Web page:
A Tribute to my MOTHER
The house had been stripped of everything but still it appeared to me a treasure of sweet memories, faded images of young and old, living and dead
MEMORY BY INDU RAINA
Twenty two years is a long time to stay away from a place one loved more than one’s life. Such was my feeling while walking through the bazaars of Srinagar Downtown and looking for the familiar land marks especially the shrine like place you would call your “Malyun”.
You know mother, I happened to visit the place last year. That chemist shop is burnt and so is the abode of old “Khatjee”. Your friends Ashe and Zooni have lost their sons in the turmoil and thus have no one to look after them in their old age. The Dhobis no longer wash clothes on the ghats of the Jhelum due to unknown fear, nor do children play anymore; instead hide themselves in closed chambers for safety. Their dark circled eyes, with confused and confounded looks speak tales of terror and fright. And the old folk lament on their lost game, nay, a movement, which spread like wild fire and in which their joy and peace turned into ashes.
Across the river, I ventured to visit your birth place. The scene was too desolate to be described. The huge house on the river bank, over hundred years old and once blooming like a spring rose, has turned into ruins. All the doors, windows, the roof as also the wooden balconies with exquisite carving done over a century back are all burnt yet the structure stands as a monument and a reminder of the times gone by. For a moment, I felt that the inmates were, as usual, looking at me from the windows with usual greetings as in the past* When I stepped inside the house it seemed as if some calamity had befallen. No soul around. As I trod further clearing the cobwebs, I spotted the place near the window where you would always sit. Alas ! Your favourite treasured Almirah was no more there. Only a vacant space left in the wall. It was a sentimental loss. The house had been stripped of everything but still it appeared to me a treasure of sweet memories, faded images of young and old, living and dead. I got a feeling of being in the company of good spirits. Paying my salutations I moved out of the house quite dismayed and dejected with feeling that I would not come here again, I wanted to cry to lighten my heart but instead sank in a deep sea of thoughts.
Mother, how sweet were those days when both of us while going in the boat, you would always put a wooden particle in my hair to wade off evil spirit of the river. Enroute, families of ducks would also wade along the boat, perhaps like us, they too used to visit their dear ones somewhere down the river. Their quacks filled the air with peculiar delight and serenity that I feel its echo even today after so many decades.
Do you remember, Mother, that lotus and its fruit bunch (Pambuch) floating in the river. Once, I pulled myself out of the boat to seize it but you held me back. How possessive you were. Near the main bridge, our boat once hit the Dhobi’s rock on which he would splash the water in a circular way making a rythemic sound with each stroke. I got scared and shrieked when the Dhobi said aloud “Khoch ma Khuda Kari Kher” - don’t be afraid, God is there to take care. How nice were those people, And when we reached near the temple, the virmillion coloured image of the idol reflected in the ripples of water beneath. And the mosque stood by its side whose towers would also reflect in the water. A sight to see. What a harmony and peace prevailed then and where has it all gone. Mother, once when we were going to your “Malyun” in the boat, another boat overtook us and it carried fruits and flowers. I pleaded with our boatman to row fast. He did so and called the girl by her pet name which echoed across the river. You purchased some fruit and flower she gave me lots. When I enquired about her name, she said “Heemal”, I really got nervous as on the previous night, you had narrated me the story of the legendary Heemal who was actually a serpent.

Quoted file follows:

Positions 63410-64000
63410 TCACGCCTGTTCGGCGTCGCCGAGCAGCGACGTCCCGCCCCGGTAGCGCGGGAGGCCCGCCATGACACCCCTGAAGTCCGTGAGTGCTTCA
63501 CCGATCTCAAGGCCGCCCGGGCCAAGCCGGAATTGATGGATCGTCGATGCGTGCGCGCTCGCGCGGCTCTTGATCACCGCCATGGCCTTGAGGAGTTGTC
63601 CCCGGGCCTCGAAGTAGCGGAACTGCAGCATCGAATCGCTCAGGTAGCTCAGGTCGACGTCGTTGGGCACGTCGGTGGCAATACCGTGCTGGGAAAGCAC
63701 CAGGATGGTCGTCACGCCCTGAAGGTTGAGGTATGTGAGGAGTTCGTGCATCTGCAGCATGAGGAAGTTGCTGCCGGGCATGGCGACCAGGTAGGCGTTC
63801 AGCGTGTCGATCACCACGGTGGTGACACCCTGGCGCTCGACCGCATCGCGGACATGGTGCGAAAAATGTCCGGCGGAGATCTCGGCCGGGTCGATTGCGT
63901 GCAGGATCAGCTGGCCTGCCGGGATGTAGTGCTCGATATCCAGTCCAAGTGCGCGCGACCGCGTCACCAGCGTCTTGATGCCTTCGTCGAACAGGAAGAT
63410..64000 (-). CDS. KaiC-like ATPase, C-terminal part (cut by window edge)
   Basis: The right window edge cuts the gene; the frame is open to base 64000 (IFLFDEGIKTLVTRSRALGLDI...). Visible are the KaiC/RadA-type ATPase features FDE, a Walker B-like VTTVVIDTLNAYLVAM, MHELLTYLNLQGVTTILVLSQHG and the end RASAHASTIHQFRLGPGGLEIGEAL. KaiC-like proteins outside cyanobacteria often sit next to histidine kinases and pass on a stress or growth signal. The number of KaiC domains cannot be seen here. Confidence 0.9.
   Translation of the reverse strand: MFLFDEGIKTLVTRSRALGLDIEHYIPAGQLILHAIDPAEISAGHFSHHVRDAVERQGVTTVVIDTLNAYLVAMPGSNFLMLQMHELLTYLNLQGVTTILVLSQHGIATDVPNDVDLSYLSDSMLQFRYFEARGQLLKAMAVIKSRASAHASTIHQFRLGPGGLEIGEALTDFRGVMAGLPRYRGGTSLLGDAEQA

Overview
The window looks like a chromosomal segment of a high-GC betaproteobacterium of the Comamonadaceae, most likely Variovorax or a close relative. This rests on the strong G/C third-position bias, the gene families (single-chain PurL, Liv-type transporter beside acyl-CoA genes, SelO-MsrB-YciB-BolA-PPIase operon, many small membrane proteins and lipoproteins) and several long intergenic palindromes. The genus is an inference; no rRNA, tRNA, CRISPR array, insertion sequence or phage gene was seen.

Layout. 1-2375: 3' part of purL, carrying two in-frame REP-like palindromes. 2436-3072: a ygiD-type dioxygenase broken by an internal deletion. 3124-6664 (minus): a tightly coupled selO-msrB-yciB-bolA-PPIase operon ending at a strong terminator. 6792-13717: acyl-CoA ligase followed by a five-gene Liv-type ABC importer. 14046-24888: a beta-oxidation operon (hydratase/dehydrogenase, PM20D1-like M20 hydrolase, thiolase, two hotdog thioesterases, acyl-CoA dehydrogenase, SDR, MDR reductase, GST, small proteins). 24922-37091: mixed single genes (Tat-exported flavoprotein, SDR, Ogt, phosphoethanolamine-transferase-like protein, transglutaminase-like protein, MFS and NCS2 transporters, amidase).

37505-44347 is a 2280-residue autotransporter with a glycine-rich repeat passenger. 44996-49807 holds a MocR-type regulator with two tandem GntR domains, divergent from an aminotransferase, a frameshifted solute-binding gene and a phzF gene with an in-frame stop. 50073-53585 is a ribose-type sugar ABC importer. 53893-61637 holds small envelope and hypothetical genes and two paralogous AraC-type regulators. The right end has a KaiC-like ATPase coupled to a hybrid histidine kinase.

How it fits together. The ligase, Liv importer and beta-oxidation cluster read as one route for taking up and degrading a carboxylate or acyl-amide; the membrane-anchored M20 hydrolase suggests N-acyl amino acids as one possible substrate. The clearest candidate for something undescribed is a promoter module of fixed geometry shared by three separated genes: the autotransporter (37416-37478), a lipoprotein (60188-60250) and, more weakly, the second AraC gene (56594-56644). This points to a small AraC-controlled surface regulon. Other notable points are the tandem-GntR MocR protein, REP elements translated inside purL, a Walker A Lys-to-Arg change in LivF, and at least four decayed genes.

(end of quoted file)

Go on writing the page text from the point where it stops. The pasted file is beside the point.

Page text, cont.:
Again Heemal rowed fast singing melodiously. Its Trail seemed to follow her over a long distance. Mother, whenever you would visit your friends in Downtown, it was usually in the boat. I still remember the ringing of the temple bells, the celestial songs at “Arthi” time and the sweet Azan from the towers of mosques situated on the Jhelum river bank. The sweet noise would till the air making it pure and pious invoking a feeling in me to be nearer to God.
Oh. mother crossing the bridges on the river with people watching from the top was a great fun and pleasure for me. The small whirlpools going round and round would evoke lot of interest and young boys diving from the bridge railing into the river was very exciting. Everything is so vivid in my imagination as if it was only yesterday and not half a century back.
The moment, the boat would touch the bank, you would rush to your “Malyun” with me running behind. Lo and behold, your father sitting, as always, on the front window in his blue turban would welcome us in his loud voice. The house would be full of life. Playful noise and the shouts of kids, peals of laughter of young girls, chatting of women folk and the hot arguments of your dad’s friends at the game of cards. Our welcome used to be so warm accompanied by special delicious and nice food. Mother, before retiring to bed, you used to open your treasured Almirah. It was always a matter of suspense for me to know what it contained inside as you always guarded it with special care. Only once, you let me peep into it when I spotted a beautifully woven basket containing a lock of hair. Who did it belong to? You never told me till your last day. And thus will remain mystery for all my life.
Lastupdate on : Thu, 27 Oct 2011 21:30:00 Makkah time
Lastupdate on : Thu, 27 Oct 2011 18:30:00 GMT
Lastupdate on : Fri, 28 Oct 2011 00:00:00 IST
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